Iran says it “categorically rejects” US claims that it is behind attacks on two oil tankers in the Gulf of Oman.
US Secretary of State Mike Pompeo had blamed Iran for the “unprovoked attacks” on Thursday.
He added that the US had made its assessment based on intelligence about the type of weapons used.
But Iran dismissed the claim as “unfounded”. A senior Iranian official had earlier told the BBC that “Iran has no connection” with the explosions.
Dozens of crew members were rescued after the blasts on the Japanese-owned Kokuka Courageous and the Front Altair, owned by a Norwegian company.
In a statement released on Friday, the Iranian mission to the United Nations said: “Iran categorically rejects the US unfounded claim with regard to 13 June oil tanker incidents, and condemns it in the strongest possible terms.”
Within hours of the denial, the US military’s Central Command released a video it says shows Iran’s Revolutionary Guard “removing [an] unexploded limpet mine” from the side of the Kokuka Courageous following the blasts.
The blasts come a month after four oil tankers were damaged in an unclaimed attack off the United Arab Emirates. The US at the time blamed Iran – but Tehran denied the accusations.
Oil prices jumped as much as 4% after Thursday’s incident in the Gulf of Oman, which lies at one end of a vital shipping lane through which hundreds of millions of dollars of oil pass.
BIMCO, the world’s largest international shipping association, said the tension in the area are “now as high as it gets without being an actual armed conflict”.
Meanwhile, UK Foreign Secretary Jeremy Hunt warned that if Iran was involved, “it is a deeply unwise escalation which poses a real danger to the prospects of peace and stability in the region”.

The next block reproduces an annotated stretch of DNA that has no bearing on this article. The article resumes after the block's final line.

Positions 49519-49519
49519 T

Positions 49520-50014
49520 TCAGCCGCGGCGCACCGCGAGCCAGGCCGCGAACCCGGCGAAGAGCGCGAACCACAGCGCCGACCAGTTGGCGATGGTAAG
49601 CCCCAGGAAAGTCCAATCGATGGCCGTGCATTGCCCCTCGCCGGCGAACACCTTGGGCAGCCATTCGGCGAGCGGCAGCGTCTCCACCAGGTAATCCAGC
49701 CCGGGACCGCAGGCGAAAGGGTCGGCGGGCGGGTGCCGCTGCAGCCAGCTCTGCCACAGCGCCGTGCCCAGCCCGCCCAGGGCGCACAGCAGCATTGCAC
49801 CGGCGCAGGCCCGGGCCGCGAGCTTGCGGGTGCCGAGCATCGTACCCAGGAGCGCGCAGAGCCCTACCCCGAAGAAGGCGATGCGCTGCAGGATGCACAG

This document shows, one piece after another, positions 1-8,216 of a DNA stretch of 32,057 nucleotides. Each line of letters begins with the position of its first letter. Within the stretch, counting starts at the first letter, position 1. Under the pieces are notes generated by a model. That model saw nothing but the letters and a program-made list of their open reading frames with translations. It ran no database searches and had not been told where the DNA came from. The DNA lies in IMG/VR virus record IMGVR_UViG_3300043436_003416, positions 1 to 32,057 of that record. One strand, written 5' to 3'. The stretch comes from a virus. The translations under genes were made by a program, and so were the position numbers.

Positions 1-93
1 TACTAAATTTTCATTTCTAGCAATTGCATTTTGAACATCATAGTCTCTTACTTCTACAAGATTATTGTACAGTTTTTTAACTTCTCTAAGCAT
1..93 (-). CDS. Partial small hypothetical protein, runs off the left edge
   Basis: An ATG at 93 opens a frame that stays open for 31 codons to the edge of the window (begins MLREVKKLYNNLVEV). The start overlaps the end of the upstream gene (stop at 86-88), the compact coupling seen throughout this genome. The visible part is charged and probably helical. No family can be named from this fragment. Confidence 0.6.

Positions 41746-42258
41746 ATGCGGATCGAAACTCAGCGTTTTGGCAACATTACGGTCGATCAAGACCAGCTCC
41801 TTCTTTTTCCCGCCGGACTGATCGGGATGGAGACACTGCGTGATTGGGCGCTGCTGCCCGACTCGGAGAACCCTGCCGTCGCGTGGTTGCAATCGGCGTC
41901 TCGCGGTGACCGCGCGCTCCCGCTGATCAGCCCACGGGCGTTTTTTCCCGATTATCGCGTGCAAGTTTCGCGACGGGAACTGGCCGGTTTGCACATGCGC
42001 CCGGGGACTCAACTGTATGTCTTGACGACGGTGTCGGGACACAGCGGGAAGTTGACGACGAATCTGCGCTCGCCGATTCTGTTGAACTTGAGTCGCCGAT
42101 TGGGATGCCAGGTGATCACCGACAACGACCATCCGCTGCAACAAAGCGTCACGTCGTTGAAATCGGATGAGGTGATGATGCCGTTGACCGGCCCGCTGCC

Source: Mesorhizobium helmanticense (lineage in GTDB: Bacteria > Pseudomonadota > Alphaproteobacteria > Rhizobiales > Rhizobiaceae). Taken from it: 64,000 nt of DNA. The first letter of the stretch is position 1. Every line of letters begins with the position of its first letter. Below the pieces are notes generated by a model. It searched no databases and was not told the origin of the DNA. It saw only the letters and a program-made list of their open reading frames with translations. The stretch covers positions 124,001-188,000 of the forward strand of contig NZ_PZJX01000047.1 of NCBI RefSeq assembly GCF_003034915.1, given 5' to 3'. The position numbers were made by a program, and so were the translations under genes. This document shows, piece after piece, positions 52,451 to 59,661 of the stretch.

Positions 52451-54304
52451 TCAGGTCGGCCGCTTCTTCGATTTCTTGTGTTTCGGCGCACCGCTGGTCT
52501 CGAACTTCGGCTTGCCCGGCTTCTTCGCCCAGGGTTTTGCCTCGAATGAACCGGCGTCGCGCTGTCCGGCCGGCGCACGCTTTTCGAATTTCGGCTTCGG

What did Mike Pompeo say?
“It is the assessment of the United States that the Islamic Republic of Iran is responsible for the attacks,” the US secretary of state said at a news conference in Washington.
“This assessment is based on intelligence, the weapons used, the level of expertise needed to execute the operation, recent similar Iranian attacks on shipping, and the fact that no proxy group operating in the area has the resources and proficiency to act with such a high degree of sophistication.”
Mr Pompeo presented no evidence.
“This is only the latest in the series of attacks instigated by the Islamic Republic of Iran and its surrogates against American and allied interests.
“Taken as a whole, these unprovoked attacks present a clear threat to international peace and security, a blatant assault on the freedom of navigation, and an unacceptable campaign of escalating tension by Iran,” Mr. Pompeo said.
What do we know about the explosions?
The Norwegian Maritime Authority said earlier on Thursday that the Front Altair had been “attacked”, and that there were three blasts on board.
Wu I-fang, a spokesman for Taiwan’s CPC Corp oil refiner, which chartered the Front Altair, said it was carrying 75,000 tonnes of naphtha and was “suspected of being hit by a torpedo”, although this has not been confirmed.
Other unverified reports suggested a mine attack.
The ship’s owner, Frontline, said the vessel was on fire – but denied reports in Iranian media that it had sunk.
The operator of the Kokuka Courageous, BSM Ship Management, said its crew abandoned ship and were rescued by a passing vessel.
Both Iran and the US have released pictures showing rescued crew members on board their vessels.